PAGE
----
Storage appliance vendor Ctera has announced that the Next3 filesystem is now available. Next3 is based on Ext3 and adds lightweight snapshots to the former Linux standard filesystem (which has now largely been superseded by Ext4). The data format stored on disk is identical: A Next3 filesystem can also be mounted as Ext3 – although it will be read-only and can’t be written to; existing Ext3 filesystems can be converted to Next3.
Snapshots are stored in special, filesystem-sized sparse files and are created by moving deleted or overwritten data blocks into the sparse file. When accessing the sparse file, all files are available in the version they were in when the snapshot was created – any holes in the snapshot file will automatically be filled in with the unchanged data in the original filesystem. Find more details about Next3 in an article at LWN and a paper released by the developers. Next3 is available under the GPL 2.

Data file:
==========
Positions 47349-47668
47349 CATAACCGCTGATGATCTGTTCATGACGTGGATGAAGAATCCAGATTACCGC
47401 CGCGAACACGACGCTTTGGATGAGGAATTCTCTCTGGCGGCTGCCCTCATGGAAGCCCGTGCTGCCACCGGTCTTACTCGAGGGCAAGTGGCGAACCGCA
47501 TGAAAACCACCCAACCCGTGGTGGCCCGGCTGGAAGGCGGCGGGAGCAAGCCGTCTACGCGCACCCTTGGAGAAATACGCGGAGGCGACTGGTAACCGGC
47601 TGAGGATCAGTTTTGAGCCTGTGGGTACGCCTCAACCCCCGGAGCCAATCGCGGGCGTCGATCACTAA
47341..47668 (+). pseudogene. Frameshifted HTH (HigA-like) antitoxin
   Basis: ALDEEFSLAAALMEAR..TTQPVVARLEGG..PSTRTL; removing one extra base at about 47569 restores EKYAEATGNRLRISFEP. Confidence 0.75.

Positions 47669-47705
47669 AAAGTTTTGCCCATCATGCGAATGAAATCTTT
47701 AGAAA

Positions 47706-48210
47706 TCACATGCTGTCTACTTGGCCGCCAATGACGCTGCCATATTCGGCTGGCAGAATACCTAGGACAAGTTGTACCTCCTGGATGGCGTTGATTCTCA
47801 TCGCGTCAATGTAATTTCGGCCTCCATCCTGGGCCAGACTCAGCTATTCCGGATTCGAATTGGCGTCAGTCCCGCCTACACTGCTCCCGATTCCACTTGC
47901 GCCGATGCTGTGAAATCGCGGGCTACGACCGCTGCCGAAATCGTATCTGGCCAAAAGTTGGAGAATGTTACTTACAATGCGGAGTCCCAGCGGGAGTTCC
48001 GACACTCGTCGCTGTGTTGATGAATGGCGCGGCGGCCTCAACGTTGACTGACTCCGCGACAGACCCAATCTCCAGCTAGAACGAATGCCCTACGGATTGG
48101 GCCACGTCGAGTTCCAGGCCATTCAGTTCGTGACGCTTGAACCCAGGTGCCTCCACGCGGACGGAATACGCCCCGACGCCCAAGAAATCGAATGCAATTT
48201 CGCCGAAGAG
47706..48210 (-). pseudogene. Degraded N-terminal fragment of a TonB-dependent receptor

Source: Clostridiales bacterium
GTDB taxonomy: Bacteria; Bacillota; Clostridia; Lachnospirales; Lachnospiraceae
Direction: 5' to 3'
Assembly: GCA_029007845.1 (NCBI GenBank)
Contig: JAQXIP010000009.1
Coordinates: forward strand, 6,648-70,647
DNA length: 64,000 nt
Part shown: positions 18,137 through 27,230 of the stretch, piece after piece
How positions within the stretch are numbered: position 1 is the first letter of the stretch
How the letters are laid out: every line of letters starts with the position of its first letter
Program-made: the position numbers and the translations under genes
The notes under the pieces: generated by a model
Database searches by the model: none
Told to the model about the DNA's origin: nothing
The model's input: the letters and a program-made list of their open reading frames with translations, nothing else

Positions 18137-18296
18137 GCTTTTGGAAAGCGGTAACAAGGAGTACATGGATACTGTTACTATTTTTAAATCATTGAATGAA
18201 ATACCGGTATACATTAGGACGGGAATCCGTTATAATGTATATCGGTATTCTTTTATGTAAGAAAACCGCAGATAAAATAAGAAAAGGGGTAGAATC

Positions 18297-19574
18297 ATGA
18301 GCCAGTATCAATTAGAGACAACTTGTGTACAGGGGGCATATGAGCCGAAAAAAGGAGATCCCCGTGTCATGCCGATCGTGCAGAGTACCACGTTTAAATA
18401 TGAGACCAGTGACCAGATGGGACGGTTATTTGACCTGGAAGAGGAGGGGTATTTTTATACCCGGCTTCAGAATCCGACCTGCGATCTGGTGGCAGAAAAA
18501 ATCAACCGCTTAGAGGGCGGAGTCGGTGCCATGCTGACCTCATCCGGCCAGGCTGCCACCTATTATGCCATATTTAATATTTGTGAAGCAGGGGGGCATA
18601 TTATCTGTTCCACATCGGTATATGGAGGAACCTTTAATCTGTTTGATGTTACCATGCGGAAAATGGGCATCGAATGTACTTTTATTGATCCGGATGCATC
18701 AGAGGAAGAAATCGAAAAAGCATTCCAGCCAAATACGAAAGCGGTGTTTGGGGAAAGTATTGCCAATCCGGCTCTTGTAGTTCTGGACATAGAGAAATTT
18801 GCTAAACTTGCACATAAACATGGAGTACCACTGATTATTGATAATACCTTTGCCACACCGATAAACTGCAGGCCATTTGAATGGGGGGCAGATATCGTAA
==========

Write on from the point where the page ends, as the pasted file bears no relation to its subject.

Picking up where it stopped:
The Next3 developers’ target is the integration of their filesystem into the Linux kernel. However, this could prove difficult: Ext4 has already been established as the next development step to follow Ext3, but Next3 develops Ext3 in a different direction which is not compatible with Ext4. Porting the changes in Next3 to Ext4 is quite involved, because Ext4 manages the data on disk via extents rather than block lists.